On the subject of vaccines, there is more concurrence. Secretary Clinton and Senator Sanders favor vaccinations [3], saying they are supported by science and electing not to vaccinate is dangerous, respectively [3]. Donald Trump says he’s for vaccines, but believes in “smaller quantities to avoid autism” [ibid]. Senators Cruz and Rubio believe in vaccinations [ibid].

In light of global health issues, the candidates have differing levels of commitment. In 2014, to combat Ebola Secretary Clinton proposed putting resources into Africa, and in 2007 pledged to support $50 billion towards AIDs relief in the US and around the world [3]. Senator Rubio said that only the US could combat Ebola, and that the World Health Organization could not [ibid].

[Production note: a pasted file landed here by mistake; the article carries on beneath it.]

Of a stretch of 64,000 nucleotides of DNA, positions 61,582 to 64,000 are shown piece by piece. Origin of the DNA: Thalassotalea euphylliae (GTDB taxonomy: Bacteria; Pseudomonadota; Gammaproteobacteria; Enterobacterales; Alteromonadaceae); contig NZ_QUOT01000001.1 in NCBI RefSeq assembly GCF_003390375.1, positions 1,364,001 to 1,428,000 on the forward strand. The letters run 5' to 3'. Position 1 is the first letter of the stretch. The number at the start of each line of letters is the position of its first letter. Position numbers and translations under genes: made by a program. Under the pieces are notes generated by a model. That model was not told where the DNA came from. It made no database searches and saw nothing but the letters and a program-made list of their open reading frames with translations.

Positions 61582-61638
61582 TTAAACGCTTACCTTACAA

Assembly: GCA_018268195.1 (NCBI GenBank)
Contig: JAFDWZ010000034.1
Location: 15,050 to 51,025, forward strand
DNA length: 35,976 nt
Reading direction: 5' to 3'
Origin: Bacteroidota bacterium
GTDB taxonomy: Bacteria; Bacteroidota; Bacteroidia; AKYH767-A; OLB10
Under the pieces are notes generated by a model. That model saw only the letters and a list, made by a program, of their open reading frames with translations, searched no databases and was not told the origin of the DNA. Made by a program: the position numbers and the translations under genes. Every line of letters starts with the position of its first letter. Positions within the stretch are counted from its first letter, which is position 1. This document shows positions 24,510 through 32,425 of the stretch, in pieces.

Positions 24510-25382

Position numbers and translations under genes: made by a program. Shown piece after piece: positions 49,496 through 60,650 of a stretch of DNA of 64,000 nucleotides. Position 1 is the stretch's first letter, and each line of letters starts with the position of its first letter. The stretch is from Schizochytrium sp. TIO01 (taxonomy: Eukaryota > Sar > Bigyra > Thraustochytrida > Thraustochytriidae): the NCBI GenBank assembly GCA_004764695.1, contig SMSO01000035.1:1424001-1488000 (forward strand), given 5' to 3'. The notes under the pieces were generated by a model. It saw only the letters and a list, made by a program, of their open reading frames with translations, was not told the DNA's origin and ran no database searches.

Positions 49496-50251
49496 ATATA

In deciding which candidate is most fit to be the next leader of our country, we must ask what we believe to be the ideal and pragmatic health system ourselves. Do you believe in a centralized or decentralized system? A president that will place global health issues high on the priority list? These are all questions to consider the next time you hear from the 2017 presidential hopefuls.

American Election
American election campaign fight as Republican Versus Democrat represented by two boxing gloves with the elephant and donkey symbol stitched fighting for the vote of the United states citizens for an election win.

Written By: Prima Manandhar-Sasaki

  1. “Presidential candidates on healthcare.” New York Times. n.d. Web. 16 Feb. 2016
  2. “2016 presidential candidates on healthcare.” Ballotpedia. n.d. Web. 16 Feb. 2016.
  3. “Health Care.” On the Issues. n.d. Web 16 Feb. 2016

I Challenge You.